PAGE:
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ACTIVITY 9.3: Verifying Signatures on a Recall Petition

Summary of Key Concepts and Formulas

ture on the recall petition match the voter

registration.

1. Use the data from the random sample of 567 San

Luis Obispo County signatures to construct a 95%

confidence interval for the proportion of petition

signatures that are valid.

A C TI V I T Y 9 . 4

453

2. How do you think that the reported figure of 16,000

verified signature for San Luis Obispo County was

obtained?

3. Based on your confidence interval from Step 1, explain why you think that the reported figure of

16,000 verified signatures is or is not reasonable.

A Meaningful Paragraph

Write a meaningful paragraph that includes the following six terms: sample, population, confidence level, estimate, mean, margin of error.

A “meaningful paragraph” is a coherent piece writing in an appropriate context that uses all of the listed

words. The paragraph should show that you understand

the meanings of the terms and their relationship to one

another. A sequence of sentences that just define the

terms is not a meaningful paragraph. When choosing a

context, think carefully about the terms you need to use.

Choosing a good context will make writing a meaningful

paragraph easier.

Summary of Key Concepts and Formulas

TERM OR FORMULA

COMMENT

Point estimate

A single number, based on sample data, that represents a

plausible value of a population characteristic.

Unbiased statistic

A statistic that has a sampling distribution with a mean

equal to the value of the population characteristic to be

estimated.

Confidence interval

An interval that is computed from sample data and provides

a range of plausible values for a population characteristic.

Confidence level

A number that provides information on how much “confidence” we can have in the method used to construct a

confidence interval estimate. The confidence level specifies

the percentage of all possible samples that will produce an

interval containing the value of the population

characteristic.

p^ 6 1z critical value2

n 5 p 11 2 p2 a

p^ 11 2 p^ 2

n

Å

1.96 2

b

B

A formula used to construct a confidence interval for p

when the sample size is large.

A formula used to compute the sample size necessary for

estimating p to within an amount B with 95% confidence.

(For other confidence levels, replace 1.96 with an appropriate z critical value.)

x 6 1z critical value2

s

!n

A formula used to construct a confidence interval for m

when s is known and either the sample size is large or the

population distribution is normal.

x 6 1t critical value2

s

!n

A formula used to construct a confidence interval for m

when s is unknown and either the sample size is large or

the population distribution is normal.

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454

n5a

Chapter 9 Estimation Using a Single Sample

1.96s 2

b

B

A formula used to compute the sample size necessary for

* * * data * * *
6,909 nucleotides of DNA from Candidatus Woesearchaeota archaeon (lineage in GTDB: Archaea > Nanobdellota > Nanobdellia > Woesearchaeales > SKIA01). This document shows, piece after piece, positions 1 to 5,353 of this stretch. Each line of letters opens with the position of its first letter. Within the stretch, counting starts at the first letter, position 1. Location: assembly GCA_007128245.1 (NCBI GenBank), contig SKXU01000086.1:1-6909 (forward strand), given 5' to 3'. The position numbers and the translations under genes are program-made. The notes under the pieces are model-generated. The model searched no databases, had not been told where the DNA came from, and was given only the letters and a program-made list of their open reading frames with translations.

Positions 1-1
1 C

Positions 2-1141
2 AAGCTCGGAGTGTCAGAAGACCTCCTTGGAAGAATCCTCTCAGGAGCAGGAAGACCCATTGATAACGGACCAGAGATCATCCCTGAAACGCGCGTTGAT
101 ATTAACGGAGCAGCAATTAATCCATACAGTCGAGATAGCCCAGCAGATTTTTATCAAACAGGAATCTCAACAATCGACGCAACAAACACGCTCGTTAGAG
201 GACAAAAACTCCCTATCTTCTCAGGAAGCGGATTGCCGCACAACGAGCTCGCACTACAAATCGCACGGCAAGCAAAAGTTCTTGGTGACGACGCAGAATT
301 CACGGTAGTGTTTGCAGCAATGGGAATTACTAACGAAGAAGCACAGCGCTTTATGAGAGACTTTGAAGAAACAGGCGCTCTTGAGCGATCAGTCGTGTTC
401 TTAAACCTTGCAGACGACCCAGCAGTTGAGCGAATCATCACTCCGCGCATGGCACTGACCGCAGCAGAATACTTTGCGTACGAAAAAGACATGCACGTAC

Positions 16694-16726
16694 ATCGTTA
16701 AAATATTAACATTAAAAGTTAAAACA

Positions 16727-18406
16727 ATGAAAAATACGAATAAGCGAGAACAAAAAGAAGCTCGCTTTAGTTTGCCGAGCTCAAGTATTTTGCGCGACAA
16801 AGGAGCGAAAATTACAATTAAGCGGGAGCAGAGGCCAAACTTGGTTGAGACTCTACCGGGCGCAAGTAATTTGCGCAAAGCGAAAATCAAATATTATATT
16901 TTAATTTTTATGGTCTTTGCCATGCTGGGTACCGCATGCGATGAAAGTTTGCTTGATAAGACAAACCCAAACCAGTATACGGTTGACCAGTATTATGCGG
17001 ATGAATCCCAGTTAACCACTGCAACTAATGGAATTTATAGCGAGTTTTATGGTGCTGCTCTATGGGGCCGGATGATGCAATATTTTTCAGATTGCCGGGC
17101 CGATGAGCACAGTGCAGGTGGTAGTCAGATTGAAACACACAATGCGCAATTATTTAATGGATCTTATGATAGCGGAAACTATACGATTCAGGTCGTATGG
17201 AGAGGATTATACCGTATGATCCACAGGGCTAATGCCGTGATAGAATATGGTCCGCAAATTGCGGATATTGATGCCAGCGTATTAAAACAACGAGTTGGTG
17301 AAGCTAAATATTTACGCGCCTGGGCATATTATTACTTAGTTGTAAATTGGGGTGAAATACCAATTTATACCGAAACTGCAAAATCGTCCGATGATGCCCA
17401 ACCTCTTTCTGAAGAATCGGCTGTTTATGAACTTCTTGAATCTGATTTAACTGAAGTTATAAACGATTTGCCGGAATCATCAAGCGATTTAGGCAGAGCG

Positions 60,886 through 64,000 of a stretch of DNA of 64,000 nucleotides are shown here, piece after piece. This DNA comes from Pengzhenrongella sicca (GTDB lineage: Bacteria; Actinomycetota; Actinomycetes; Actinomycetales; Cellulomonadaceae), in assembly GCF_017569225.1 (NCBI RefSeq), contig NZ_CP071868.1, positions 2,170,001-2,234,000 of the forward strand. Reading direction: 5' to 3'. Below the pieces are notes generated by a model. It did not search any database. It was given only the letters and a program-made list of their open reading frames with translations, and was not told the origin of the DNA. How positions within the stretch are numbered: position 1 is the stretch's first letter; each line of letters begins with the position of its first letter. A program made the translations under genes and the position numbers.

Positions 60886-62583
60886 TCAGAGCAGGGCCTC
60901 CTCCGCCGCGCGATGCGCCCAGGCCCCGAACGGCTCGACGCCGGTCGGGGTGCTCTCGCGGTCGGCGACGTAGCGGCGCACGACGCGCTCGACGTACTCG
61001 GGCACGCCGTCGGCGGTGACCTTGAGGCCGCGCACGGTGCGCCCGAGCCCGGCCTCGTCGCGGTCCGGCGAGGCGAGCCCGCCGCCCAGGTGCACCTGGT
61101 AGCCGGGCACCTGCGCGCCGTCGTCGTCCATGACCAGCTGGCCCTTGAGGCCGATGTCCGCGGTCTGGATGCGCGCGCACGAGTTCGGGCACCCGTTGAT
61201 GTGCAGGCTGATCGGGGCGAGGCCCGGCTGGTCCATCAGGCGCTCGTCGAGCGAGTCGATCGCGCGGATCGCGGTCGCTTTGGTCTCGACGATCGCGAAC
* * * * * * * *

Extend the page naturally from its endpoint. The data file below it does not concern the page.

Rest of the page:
estimating m to within an amount B with 95% confidence. (For other confidence levels, replace 1.96 with an

appropriate z critical value.)

Chapter Review Exercises 9.56 - 9.73

9.56 According to an AP-Ipsos poll (June 15, 2005),

42% of 1001 randomly selected adult Americans made

plans in May 2005 based on a weather report that turned

out to be wrong.

a. Construct and interpret a 99% confidence interval

for the proportion of Americans who made plans in

May 2005 based on an incorrect weather report.

b. Do you think it is reasonable to generalize this estimate to other months of the year? Explain.

and the standard error (s/ !n) was $3011. For a sample

of 13 Native American low-birth-weight babies, the

mean and standard error were $73,418 and $29,577,

respectively. Explain why the two standard errors are so

different.

9.60 The article “Consumers Show Increased Liking

for Diesel Autos” (USA Today, January 29, 2003) re-

The article describes a study of 52 young adults with

pierced tongues. The researchers found receding gums,

which can lead to tooth loss, in 18 of the participants.

Construct a 95% confidence interval for the proportion

of young adults with pierced tongues who have receding

gums. What assumptions must be made for use of the z

confidence interval to be appropriate?

ported that 27% of U.S. consumers would opt for a

diesel car if it ran as cleanly and performed as well as a

car with a gas engine. Suppose that you suspect that the

proportion might be different in your area and that you

want to conduct a survey to estimate this proportion for

the adult residents of your city. What is the required

sample size if you want to estimate this proportion to

within .05 with 95% confidence? Compute the required

sample size first using .27 as a preliminary estimate of p

and then using the conservative value of .5. How do the

two sample sizes compare? What sample size would you

recommend for this study?

9.58 In a study of 1710 schoolchildren in Australia

9.61 In the article “Fluoridation Brushed Off by Utah”

(Herald Sun, October 27, 1994), 1060 children indi-

(Associated Press, August 24, 1998), it was reported that

a small but vocal minority in Utah has been successful in

keeping fluoride out of Utah water supplies despite evidence that fluoridation reduces tooth decay and despite

the fact that a clear majority of Utah residents favor fluoridation. To support this statement, the article included

the result of a survey of Utah residents that found 65% to

be in favor of fluoridation. Suppose that this result was

based on a random sample of 150 Utah residents. Construct and interpret a 90% confidence interval for p, the

true proportion of Utah residents who favor fluoridation.

Is this interval consistent with the statement that fluoridation is favored by a clear majority of residents?

9.57